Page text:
Saturday, January 31, 2015

Extreme Weather in Kansas

One of theorized consequences of climate change/global warming is that more extreme weather is supposed to occur. One possible measure of extreme weather is the number of days where the temperature meets or exceeds 90 degree fahrenheit. This is one of the monthly variables that NOAA happens to collect and report for each weather station in the country.

This post examines monthly weather data in Kansas from 1900 through 2013 to determine if the number of days where the temperature has met or exceed 90 degrees has increased over time. For this analysis, data from every weather station in Kansas was collected from the NOAA website. All the stations within a particular county were averaged together to produce a county number for each month and each variable.

As one might imagine, the number of weather stations has grown over time. Going back to 1900, the number of counties with an unbroken set of data for the variable DT90 (days above 90 degrees) is quite small. As long as a county had a record of the DT90 variable from spring through fall for all 114 years, it was kept in the analysis. Only the counties of Decatur, Franklin, Kingman, Montgomery, and Riley met this criteria. Monthly data for each of these counties was summed together to get the number of days in the year where the temperature was 90 or higher.

Figure 1 shows the plot of the number of days per year where the temperature was at least 90 degrees for the five counties being examined. As anyone who has lived in Kansas knows, the weather can be quite variable and this is also reflected in the line graphs of each county. The number of days were the temperature exceeds 90 degrees has ranged from over 100 days to less than 20 days. However, in no instance is there any evidence that weather is becoming more extreme. In fact, the trend lines for all 5 counties is actually slightly negative.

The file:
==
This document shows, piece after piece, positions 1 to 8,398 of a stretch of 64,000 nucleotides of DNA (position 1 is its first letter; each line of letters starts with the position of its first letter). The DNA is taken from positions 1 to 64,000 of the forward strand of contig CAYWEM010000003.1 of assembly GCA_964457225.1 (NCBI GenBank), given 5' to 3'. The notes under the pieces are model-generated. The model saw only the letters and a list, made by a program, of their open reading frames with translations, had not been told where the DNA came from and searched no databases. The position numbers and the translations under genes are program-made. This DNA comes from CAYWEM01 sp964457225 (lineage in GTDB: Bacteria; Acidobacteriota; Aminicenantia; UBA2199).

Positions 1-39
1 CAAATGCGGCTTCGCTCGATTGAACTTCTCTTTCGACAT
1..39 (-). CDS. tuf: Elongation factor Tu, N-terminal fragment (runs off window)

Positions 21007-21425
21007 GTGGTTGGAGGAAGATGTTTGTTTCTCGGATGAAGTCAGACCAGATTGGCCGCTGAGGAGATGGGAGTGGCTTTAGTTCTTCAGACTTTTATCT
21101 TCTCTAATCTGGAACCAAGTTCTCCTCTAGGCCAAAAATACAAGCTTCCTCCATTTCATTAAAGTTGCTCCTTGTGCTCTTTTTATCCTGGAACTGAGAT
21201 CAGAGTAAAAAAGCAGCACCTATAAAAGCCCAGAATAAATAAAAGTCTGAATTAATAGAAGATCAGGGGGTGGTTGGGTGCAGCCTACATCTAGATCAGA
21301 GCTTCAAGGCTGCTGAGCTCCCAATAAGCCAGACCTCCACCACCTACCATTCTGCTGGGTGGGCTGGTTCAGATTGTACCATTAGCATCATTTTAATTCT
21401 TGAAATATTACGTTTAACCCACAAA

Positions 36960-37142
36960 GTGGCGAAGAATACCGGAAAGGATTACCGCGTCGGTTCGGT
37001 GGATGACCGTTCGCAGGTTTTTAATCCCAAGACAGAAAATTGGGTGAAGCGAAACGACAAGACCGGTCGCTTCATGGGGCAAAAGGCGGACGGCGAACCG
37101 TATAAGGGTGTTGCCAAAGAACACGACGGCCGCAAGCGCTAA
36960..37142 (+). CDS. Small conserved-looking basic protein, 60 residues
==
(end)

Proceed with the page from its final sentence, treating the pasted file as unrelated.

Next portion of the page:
Figure 1. Number of Days With a Temperature of at Least 90 Degrees

Of the five counties examined, only Riley County has any type of population center. Riley county is the home of Manhattan Kansas and also Kansas State University. Manhattan, with a population of 56,000, is by no means a large city. To examine another hypothesis that urban influences are affecting weather station measurement, I included a county that does have a large city. Sedgwick county is the home to Wichita (population 387,000). Sedgwick county only has consistent weather data for the DT90 variable back to 1948. The second figure shows the original 5 counties and Sedgwick County from 1948 through 2013.
Figure 2.  Number of Days Above 90 Degrees Since 1948

The trend lines for the original 5 counties are nearly the same as before. Sedgwick County also has a nearly flat trend line for the number of days exceeding 90 degrees but it is increasing slightly (slope = 0.06 days per year). Thus, it would take over 16 years to get, on average, another day above 90 degrees 

There are probably many measures to use to represent extreme weather. I chose the number of days where the temperature met or exceeded 90 degrees fahrenheit as it was readily available from NOAA. Based on the the 6 counties examined here, it is clear that this measure has not changed very much over time.

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